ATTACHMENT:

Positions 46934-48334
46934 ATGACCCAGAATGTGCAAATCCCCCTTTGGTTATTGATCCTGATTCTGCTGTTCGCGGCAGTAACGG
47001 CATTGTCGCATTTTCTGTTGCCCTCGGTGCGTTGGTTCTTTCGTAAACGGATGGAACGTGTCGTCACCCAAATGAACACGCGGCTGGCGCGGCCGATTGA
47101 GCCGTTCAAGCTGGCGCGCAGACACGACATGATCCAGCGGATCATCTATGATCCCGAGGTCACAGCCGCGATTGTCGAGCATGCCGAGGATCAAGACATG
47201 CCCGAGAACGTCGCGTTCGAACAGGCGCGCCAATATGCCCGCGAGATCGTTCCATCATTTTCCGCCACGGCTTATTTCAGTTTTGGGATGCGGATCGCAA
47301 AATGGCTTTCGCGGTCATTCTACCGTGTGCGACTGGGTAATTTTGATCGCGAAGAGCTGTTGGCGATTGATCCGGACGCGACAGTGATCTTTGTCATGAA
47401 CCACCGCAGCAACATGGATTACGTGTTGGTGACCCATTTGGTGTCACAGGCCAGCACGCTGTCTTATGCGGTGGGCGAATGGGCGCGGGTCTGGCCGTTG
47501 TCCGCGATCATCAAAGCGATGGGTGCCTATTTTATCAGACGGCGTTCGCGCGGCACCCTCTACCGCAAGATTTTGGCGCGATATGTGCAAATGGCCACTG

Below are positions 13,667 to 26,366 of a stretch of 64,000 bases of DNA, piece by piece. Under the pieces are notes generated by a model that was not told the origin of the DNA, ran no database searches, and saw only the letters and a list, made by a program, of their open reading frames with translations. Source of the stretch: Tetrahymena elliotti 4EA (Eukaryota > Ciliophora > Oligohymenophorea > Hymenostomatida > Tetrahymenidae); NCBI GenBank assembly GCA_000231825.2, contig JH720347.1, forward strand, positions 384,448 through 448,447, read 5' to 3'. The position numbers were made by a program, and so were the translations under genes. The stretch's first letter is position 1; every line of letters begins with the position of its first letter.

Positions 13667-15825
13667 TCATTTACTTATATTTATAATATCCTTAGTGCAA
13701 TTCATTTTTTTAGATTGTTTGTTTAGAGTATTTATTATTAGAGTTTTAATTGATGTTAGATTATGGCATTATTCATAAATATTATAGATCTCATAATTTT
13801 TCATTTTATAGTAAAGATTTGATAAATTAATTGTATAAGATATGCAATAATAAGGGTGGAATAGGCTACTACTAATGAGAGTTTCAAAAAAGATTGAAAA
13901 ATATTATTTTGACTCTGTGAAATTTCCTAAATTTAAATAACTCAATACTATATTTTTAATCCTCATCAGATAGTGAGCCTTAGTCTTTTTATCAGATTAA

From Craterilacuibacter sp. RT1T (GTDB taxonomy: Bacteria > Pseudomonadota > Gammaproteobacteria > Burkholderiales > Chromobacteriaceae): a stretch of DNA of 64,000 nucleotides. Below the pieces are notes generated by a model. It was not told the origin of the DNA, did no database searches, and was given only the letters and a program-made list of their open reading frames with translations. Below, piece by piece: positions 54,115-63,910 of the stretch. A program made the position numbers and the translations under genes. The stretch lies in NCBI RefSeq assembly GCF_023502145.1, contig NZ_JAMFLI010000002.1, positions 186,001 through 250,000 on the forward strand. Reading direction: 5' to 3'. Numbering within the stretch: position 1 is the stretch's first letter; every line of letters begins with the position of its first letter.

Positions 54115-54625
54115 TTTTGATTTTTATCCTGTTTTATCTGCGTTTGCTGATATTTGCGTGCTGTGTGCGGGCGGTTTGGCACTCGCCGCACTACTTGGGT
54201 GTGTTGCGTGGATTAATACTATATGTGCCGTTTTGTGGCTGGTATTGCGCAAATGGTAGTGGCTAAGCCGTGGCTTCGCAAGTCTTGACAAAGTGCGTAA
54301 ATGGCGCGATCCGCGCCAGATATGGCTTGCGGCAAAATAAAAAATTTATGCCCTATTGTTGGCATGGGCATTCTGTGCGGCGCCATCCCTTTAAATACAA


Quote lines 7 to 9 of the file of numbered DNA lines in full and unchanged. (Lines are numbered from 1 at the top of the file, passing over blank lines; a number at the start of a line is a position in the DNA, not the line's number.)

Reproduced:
47401 CCACCGCAGCAACATGGATTACGTGTTGGTGACCCATTTGGTGTCACAGGCCAGCACGCTGTCTTATGCGGTGGGCGAATGGGCGCGGGTCTGGCCGTTG
47501 TCCGCGATCATCAAAGCGATGGGTGCCTATTTTATCAGACGGCGTTCGCGCGGCACCCTCTACCGCAAGATTTTGGCGCGATATGTGCAAATGGCCACTG

Below are positions 13,667 to 26,366 of a stretch of 64,000 bases of DNA, piece by piece. Under the pieces are notes generated by a model that was not told the origin of the DNA, ran no database searches, and saw only the letters and a list, made by a program, of their open reading frames with translations. Source of the stretch: Tetrahymena elliotti 4EA (Eukaryota > Ciliophora > Oligohymenophorea > Hymenostomatida > Tetrahymenidae); NCBI GenBank assembly GCA_000231825.2, contig JH720347.1, forward strand, positions 384,448 through 448,447, read 5' to 3'. The position numbers were made by a program, and so were the translations under genes. The stretch's first letter is position 1; every line of letters begins with the position of its first letter.